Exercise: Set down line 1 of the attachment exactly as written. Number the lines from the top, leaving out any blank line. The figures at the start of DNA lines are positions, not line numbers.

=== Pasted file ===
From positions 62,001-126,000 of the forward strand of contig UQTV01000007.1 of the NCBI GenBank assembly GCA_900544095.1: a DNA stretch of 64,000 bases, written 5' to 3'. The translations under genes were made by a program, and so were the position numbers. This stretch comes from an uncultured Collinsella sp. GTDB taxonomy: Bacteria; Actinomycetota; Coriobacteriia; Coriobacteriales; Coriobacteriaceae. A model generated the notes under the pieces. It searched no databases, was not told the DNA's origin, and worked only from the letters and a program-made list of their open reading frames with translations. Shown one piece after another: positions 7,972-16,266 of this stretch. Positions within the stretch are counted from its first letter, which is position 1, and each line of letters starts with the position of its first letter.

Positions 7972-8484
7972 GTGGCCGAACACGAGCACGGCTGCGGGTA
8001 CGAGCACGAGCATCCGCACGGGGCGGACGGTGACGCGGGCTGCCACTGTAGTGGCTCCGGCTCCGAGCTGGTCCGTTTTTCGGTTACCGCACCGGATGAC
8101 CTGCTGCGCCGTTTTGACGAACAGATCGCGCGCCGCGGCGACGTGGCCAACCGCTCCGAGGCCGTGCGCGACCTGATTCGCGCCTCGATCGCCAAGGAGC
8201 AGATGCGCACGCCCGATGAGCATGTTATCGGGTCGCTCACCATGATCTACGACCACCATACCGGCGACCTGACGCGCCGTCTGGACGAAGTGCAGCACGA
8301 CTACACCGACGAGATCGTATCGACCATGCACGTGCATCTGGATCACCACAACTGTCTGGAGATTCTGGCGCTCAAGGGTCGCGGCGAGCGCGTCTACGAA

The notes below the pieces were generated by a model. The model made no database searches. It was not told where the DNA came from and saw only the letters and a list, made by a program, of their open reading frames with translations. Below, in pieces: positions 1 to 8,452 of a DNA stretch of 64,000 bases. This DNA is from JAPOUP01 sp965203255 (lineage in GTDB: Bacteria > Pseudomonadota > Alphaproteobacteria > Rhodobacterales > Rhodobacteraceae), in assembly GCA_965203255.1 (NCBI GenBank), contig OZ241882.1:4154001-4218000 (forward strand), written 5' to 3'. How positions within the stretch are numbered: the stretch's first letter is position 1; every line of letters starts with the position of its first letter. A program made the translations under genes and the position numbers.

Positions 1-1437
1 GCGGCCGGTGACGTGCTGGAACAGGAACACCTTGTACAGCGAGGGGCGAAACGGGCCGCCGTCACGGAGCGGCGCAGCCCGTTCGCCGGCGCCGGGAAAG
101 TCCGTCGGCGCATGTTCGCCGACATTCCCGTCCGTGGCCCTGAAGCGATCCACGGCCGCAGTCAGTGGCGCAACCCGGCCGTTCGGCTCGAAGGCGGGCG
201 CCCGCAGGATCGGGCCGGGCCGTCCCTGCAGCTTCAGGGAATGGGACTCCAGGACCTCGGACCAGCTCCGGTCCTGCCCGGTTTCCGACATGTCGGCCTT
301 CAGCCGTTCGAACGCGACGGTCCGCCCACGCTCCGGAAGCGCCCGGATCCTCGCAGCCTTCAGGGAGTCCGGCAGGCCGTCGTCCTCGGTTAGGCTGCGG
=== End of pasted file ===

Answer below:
From positions 62,001-126,000 of the forward strand of contig UQTV01000007.1 of the NCBI GenBank assembly GCA_900544095.1: a DNA stretch of 64,000 bases, written 5' to 3'. The translations under genes were made by a program, and so were the position numbers. This stretch comes from an uncultured Collinsella sp. GTDB taxonomy: Bacteria; Actinomycetota; Coriobacteriia; Coriobacteriales; Coriobacteriaceae. A model generated the notes under the pieces. It searched no databases, was not told the DNA's origin, and worked only from the letters and a program-made list of their open reading frames with translations. Shown one piece after another: positions 7,972-16,266 of this stretch. Positions within the stretch are counted from its first letter, which is position 1, and each line of letters starts with the position of its first letter.